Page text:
“In a controversy, the instant we feel anger, we have already ceased striving for truth and have begun striving for ourselves.” ~Abraham J. Heschel
The lure of anger is that it makes us feel empowered.
Moments of rage — even unabashed hatred — flush our veins with the overwhelmingly sensation of power.
Anger is indeed powerful. It seems to promise us protection, strength.
But the seductive nature of the emotion is what misleads us into believing that we are empowered by its presence. Unabashed anger creates a false-reality — an illusion of empowerment — that deceives us unto believing we are stronger and safer when we choose to get angry or allow rage to overcome us.
Anger is seductive.
Anger lures us. It entices us. Something about feeling angry is oddly but undeniably alluring. Envision a moment of ire in your head: Our hearts race uncontrollably. Adrenaline and heat surge throughout our bodies from head to toe. And although it feels wrong, something about it is just so… addicting. But, why?
When I think back to my days of playing lacrosse in high school, I remember those moments when getting really angry — about a penalty made against me or a cheap shot upon one of my teammates, for example — sparked a surreal feeling of strength, like I was unstoppable. Those bouts of rage felt like they benefited my game. But what I saw more than not was anger get the best of players, causing them to invoke fights, sustain major penalties, and receive game expulsions.
Within fits of anger, we begin to think that there exists a secret, naturally-occurring source of total empowerment. It’s like it’s there for the taking. Like a wild stallion that throws every would-be master from its back, it appears as if anyone can make this power theirs — if they are strong enough to control it. And so we think, “If only we could control the force of anger and harness its power for our will: for our own self-protection and to protect those whom we love and care about.” But the power that comes from anger is a dangerous one.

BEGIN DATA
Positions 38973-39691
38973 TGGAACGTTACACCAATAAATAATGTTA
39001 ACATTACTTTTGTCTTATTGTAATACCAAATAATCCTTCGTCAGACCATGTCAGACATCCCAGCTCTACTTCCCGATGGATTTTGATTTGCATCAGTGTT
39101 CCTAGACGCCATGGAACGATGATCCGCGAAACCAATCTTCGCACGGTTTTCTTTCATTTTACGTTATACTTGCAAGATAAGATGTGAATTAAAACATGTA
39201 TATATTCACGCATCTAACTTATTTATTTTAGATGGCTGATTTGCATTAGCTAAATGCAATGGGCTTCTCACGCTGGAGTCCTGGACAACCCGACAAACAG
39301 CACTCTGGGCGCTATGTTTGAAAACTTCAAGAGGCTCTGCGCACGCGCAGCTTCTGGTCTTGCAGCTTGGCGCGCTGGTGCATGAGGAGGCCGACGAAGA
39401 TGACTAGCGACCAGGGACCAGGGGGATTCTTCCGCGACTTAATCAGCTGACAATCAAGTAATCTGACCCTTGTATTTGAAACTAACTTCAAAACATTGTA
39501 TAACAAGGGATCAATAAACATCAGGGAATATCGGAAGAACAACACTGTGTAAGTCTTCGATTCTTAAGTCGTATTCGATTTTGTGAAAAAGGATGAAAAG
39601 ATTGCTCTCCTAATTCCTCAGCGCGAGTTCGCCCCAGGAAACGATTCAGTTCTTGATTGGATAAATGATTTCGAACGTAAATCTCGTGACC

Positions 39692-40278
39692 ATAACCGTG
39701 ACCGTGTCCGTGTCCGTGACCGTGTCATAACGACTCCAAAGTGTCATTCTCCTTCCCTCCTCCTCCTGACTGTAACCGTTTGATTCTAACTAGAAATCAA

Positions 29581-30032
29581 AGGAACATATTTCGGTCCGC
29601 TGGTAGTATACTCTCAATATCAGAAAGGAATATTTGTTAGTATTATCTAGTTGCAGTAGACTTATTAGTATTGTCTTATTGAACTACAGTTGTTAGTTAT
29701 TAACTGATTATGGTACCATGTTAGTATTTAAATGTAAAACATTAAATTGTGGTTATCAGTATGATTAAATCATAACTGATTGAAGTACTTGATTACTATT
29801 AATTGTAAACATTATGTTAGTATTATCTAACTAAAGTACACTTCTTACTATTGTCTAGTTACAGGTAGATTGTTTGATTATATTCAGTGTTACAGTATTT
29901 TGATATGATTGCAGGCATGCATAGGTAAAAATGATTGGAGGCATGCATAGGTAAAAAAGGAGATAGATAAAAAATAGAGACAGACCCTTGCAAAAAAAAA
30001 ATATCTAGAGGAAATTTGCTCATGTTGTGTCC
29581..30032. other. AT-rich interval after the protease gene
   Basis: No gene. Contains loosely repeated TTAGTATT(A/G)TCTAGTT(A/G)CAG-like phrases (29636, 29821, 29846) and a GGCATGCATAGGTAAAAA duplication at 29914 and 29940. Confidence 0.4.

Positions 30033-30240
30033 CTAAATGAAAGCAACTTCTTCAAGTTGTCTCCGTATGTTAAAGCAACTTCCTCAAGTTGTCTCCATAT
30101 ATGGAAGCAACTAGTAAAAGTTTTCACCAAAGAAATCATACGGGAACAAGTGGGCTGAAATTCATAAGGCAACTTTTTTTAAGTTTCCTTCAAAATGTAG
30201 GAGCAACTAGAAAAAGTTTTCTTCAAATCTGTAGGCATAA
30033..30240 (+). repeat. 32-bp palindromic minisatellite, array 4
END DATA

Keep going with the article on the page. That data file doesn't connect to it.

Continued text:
Anger is its own beast.
Negativity begets greater negativity, anger begets anger, and hatred begets hatred. The snowball effect of our anger is manifested in the forms of rage, fury, and blinding hatred — it clouds our natural sense of good judgment and overcomes patience and prudence.
A Marvel comic book superhero was dedicated to the concept of the remarkable strength and power that can arise through anger: the Incredible Hulk. No matter how strong or powerful we may feel — or, in the Hulk’s case, become — as a result of our anger, it can and will come to control us instead.
Anger is powerful, but uncontrollable. Attempting to harness it is a nowhere road: Like a cancerous tumor, inner rage will grow to proportions beyond our control and begin to hurt us — in irreversible ways. Worse, when one grows too accustomed to utilizing anger as a means of self-defense — a false embodiment of strength — he puts himself and others in great peril, not under protection. His anger will cloud his good judgment and any natural instinct that says what is right from wrong; that his behavior or attitude might be going to far.
All it takes is one “too far” moment resulting from one’s anger or rage to irreversibly change or destroy someone’s life — whether a stranger, your own, or the life of one you love. The lure of anger is one of false-empowerment. True strength is to diffuse our rage, to deny our fury, to recognize that true strength comes from peace of mind.